Frostbite 3 is an engine well known for it’s ability to produce amazing graphics, DICE have obviously made the most of this and for the most part Battlefield 4 has some of the best graphics I’ve seen on the Xbox 360. Visual effects seem to be the only thing they have focussed on however, as the gameplay in the campaign suffers from the age old problem of being all style and no substance.
A big example of this is during one of the games set pieces, as a building you’re standing on collapses around you. You fall helplessly through floors and past enemies, all the time not being able to do a single thing about it and it sucks. Sure, the set piece moments look amazing but my guess is that because so many people complained about the QT events in BF3, the developers removed the majority of these and we now have the watch-as-cool-stuff-happens-around-you-and-you-cant-to-jack-about-it events, which are much worse. Would you still buy a game knowing you can’t play the best parts of it?
Thankfully Battlefield 4‘s multiplayer is an entirely different beast. A beast that has just been let out its cage and is hungry for fast paced action, destruction and the slumped bodies of soldiers recently crushed by falling skyscrapers. Thanks to the pre-release beta, the Siege of Shanghai map might well be the best known for anyone who doesn’t yet own the game. You might be surprised to hear there are actually ten maps in total and two new game modes in the base game, along with new vehicles and three playable factions. This news alone is enough to get me interested in the idea of playing battlefield multiplayer again and the new games modes really do fit in well to the roster.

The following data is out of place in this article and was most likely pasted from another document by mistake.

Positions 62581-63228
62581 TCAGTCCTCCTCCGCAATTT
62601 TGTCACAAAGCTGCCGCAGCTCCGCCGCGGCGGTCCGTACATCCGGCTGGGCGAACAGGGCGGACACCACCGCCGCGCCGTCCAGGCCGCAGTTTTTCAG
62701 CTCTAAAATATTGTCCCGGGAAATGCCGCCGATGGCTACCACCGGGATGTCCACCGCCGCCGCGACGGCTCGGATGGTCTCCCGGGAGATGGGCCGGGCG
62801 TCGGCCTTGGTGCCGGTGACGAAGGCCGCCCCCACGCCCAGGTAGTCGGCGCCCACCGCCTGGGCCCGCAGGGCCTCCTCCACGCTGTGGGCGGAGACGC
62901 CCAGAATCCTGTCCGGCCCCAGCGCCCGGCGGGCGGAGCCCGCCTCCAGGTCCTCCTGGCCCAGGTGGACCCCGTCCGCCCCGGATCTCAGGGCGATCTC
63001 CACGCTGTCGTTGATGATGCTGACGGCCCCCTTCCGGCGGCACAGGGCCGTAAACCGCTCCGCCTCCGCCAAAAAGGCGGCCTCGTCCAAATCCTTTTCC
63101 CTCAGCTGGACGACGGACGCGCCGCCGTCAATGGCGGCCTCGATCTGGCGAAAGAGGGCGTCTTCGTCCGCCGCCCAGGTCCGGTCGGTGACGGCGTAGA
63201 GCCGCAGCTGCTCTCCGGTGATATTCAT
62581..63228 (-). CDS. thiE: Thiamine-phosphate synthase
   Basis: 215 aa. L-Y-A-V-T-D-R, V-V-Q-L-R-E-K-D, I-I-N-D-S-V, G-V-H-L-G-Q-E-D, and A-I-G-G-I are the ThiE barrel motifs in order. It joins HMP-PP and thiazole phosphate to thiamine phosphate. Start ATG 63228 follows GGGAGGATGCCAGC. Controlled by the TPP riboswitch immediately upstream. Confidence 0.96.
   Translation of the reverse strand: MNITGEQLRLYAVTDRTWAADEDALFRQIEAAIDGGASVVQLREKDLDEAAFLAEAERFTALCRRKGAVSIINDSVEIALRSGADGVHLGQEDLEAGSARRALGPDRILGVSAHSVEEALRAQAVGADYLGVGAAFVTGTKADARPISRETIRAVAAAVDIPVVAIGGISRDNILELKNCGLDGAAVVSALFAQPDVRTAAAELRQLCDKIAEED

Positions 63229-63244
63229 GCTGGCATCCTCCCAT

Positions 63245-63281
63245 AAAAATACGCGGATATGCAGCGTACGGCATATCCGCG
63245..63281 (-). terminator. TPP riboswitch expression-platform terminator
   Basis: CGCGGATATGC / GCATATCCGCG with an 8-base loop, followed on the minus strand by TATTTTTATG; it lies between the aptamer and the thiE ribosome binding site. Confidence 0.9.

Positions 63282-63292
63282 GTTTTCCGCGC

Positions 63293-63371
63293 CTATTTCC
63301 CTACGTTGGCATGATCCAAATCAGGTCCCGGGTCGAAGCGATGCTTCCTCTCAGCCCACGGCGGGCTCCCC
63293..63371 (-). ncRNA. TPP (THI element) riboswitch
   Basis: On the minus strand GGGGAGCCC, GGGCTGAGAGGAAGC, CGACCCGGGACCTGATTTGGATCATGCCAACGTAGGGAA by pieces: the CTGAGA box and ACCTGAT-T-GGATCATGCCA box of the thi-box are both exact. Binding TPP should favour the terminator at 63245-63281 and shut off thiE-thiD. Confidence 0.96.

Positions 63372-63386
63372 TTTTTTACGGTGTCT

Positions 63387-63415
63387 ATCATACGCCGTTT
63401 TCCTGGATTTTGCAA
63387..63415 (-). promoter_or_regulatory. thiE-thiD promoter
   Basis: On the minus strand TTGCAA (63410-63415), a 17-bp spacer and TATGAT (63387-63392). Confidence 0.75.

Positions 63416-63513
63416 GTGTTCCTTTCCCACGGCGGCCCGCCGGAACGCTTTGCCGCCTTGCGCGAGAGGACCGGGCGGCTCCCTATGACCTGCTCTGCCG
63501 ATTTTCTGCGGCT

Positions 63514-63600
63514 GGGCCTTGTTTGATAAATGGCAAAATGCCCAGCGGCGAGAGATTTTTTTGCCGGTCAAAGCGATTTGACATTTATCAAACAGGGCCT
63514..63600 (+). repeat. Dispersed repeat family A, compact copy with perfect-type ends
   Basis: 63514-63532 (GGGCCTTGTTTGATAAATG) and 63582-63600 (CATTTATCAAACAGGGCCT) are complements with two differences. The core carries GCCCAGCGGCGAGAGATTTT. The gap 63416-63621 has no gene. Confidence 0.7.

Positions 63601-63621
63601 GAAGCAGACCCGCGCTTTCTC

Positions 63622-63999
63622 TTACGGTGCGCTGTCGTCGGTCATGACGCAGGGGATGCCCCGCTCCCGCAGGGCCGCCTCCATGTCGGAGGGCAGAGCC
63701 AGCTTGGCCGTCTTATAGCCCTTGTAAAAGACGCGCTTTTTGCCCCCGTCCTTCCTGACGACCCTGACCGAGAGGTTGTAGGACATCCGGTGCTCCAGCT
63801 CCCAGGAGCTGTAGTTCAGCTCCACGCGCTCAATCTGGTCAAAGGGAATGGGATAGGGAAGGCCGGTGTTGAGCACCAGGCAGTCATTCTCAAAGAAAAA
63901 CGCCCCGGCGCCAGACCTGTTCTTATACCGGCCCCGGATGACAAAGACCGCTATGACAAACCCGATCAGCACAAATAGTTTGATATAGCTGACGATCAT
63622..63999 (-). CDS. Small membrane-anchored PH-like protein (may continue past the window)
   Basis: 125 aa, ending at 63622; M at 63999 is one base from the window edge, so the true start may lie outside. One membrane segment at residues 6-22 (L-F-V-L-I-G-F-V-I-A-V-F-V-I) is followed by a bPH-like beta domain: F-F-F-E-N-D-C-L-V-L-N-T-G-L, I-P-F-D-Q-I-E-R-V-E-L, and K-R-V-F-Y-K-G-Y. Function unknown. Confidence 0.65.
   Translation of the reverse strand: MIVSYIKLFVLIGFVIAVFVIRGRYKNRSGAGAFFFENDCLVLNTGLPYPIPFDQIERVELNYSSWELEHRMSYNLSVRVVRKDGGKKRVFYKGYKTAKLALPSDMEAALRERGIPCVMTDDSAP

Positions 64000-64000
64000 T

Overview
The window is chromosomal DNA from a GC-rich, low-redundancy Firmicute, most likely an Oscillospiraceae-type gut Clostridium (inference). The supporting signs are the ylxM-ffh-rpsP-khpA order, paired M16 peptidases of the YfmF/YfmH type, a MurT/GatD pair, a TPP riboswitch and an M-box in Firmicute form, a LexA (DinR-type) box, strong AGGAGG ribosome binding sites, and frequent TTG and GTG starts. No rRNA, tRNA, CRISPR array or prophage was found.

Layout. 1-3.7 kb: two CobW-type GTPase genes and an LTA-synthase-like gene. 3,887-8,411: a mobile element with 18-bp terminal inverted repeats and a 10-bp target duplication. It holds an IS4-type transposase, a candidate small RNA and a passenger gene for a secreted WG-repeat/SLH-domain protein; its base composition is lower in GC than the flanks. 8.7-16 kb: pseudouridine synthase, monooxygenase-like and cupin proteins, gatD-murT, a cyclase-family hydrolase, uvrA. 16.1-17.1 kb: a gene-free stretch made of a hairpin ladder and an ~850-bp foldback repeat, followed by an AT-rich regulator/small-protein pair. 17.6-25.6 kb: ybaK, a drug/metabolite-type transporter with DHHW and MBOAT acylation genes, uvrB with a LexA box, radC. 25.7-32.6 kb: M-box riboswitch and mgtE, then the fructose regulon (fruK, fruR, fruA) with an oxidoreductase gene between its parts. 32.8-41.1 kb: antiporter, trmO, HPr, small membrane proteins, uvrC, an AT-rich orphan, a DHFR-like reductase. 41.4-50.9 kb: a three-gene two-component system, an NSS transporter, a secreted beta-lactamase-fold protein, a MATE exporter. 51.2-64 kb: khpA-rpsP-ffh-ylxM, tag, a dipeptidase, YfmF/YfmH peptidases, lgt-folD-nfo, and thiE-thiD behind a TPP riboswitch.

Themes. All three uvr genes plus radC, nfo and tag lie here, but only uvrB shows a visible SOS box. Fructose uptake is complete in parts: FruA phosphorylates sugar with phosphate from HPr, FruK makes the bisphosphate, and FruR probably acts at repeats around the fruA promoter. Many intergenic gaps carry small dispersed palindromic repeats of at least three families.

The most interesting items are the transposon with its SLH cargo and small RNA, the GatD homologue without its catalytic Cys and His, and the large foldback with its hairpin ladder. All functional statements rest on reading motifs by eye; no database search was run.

The first of the new game modes, Obliteration sees both teams with high value targets that need defending from the enemy. A bomb will randomly spawn on the map and it’s your task to transport that bomb to the opposing teams high value targets whilst simultaneously defending yours in case of a counter attack. This game mode calls for high amounts of team co-operation and usually works best when everyone travels together across the map, aiding the bomb carrier until he reaches one of the targets. When planted the bomb has to be defended for a short amount of time until it detonates, so it’s not simply a case of making it to the target.